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Romney's Dodd-Frank Comments Shock Bewildered Bankers

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ROMNEY
AFP

Jeez, Wall Street and Dodd-Frank, get a room already!

It turns out that all of the Dodd-Frank bashing that Jamie Dimon and the other heads of big New York banks constantly do is just their version of how married couples might use a little light S&M to keep things spicy in the bedroom.

But don't worry, Mitt Romney is on to their perverted games. At last night's debate, he declared that a key component of the financial-reform law was "the biggest kiss that's been given to New York banks I've ever seen."

This came as a shock to Wall Street, notes Politico's Ben White, who writes that it
"blew up [his] inbox like no other" line of the night. One such email, from a "New York" bank executive, said: "Doubt that most folks on Wall Street would have predicted that Romney would have taken the most direct shots at 'N.Y. banks' at this point. ... If he'd named names, it would have been his top five contributors."

The part of Dodd-Frank Romney was referring to was the part that designates several banks and other institutions -- not just New York banks, but also insurance companies and banks based outside of New York -- as "systemically important financial institutions." Firms that get the SIFI label have to provide a "living will" that lays out a plan for their orderly euthanasia in the event of a financial crisis. As Ben Protess of the New York Times writes, this is "hardly a wet kiss." The SIFI set has to hold more money against potential losses and is subject to tighter regulation.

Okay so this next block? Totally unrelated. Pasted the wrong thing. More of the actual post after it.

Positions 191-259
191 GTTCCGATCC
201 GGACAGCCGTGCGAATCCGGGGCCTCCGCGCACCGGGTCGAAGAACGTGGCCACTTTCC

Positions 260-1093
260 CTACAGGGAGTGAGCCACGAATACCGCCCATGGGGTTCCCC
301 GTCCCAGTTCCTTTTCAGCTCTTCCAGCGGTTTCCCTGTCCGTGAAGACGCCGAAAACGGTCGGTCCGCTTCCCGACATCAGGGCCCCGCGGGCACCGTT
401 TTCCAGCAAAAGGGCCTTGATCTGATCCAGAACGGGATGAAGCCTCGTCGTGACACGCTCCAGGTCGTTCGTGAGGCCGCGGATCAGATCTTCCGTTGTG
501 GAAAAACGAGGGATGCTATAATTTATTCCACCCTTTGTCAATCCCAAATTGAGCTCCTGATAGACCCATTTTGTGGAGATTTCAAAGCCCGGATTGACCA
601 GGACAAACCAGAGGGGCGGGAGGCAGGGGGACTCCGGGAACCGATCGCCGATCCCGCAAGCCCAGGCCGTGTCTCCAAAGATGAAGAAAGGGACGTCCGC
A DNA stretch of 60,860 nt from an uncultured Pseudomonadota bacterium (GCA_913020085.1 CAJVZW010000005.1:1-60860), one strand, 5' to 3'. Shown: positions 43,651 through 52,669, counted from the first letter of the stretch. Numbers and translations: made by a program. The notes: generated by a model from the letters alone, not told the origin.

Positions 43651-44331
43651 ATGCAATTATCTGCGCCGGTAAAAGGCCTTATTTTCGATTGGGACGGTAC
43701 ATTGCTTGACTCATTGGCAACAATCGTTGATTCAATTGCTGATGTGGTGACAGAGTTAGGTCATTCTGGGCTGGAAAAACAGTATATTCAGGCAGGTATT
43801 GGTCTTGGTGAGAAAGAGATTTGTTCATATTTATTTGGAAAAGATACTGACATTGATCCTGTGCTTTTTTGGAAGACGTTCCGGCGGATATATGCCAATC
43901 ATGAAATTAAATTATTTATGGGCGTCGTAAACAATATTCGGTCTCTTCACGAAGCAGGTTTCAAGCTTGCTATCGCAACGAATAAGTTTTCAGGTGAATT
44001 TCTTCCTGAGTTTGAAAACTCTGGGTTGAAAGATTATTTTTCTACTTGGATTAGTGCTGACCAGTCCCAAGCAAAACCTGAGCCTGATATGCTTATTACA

This canard, that Dodd-Frank essentially sets "too big to fail" in stone forever, is one of Republicans' favorite arguments against Dodd-Frank. It sounds good and puts them on record as being against banks being "too big to fail," along with pretty much everybody (aside from the Jamie Dimons) in the world.

But it is a misleading argument, and repealing Dodd-Frank ultimately favors the banks. If they really enjoyed Dodd-Frank's wet sloppy kisses, why would they be spending so much money to furiously do away with it? (That approach is working pretty well, by the way, as demonstrated last week, when Wall Street won another round in court against Dodd-Frank, when a judge blocked new rules setting limits on speculation in commodities.)

As my former colleague David Weidner at the Wall Street Journal points out, this is of course Romney's ultimate goal -- to help the banks by doing away with Dodd-Frank. Sadly, though, President Obama's approach, aside from causing a few hurt feelings among hyper-sensitive bankers, has hardly been much more painful for banks.

Update: Rep. Barney Frank (D-Mass.), for whom the Dodd-Frank act was partly named, told the Huffington Post's Bonnie Kavoussi last night that Romney's charge was off-base, among other inaccuracies.

Update 2: Dennis Kelleher, founder of Better Markets, the non-profit group lobbying for financial reform, just emailed a statement about Romney's claim, calling it "false and misleading" and adding: "Romney wants to repeal [Dodd-Frank], which would be the biggest, sloppiest kiss possible to Wall Street banks and a kick in the pants to the American taxpayers who are going to get stuck with the bill -- again -- for their recklessness if financial reform is repealed by Mr. Romney."

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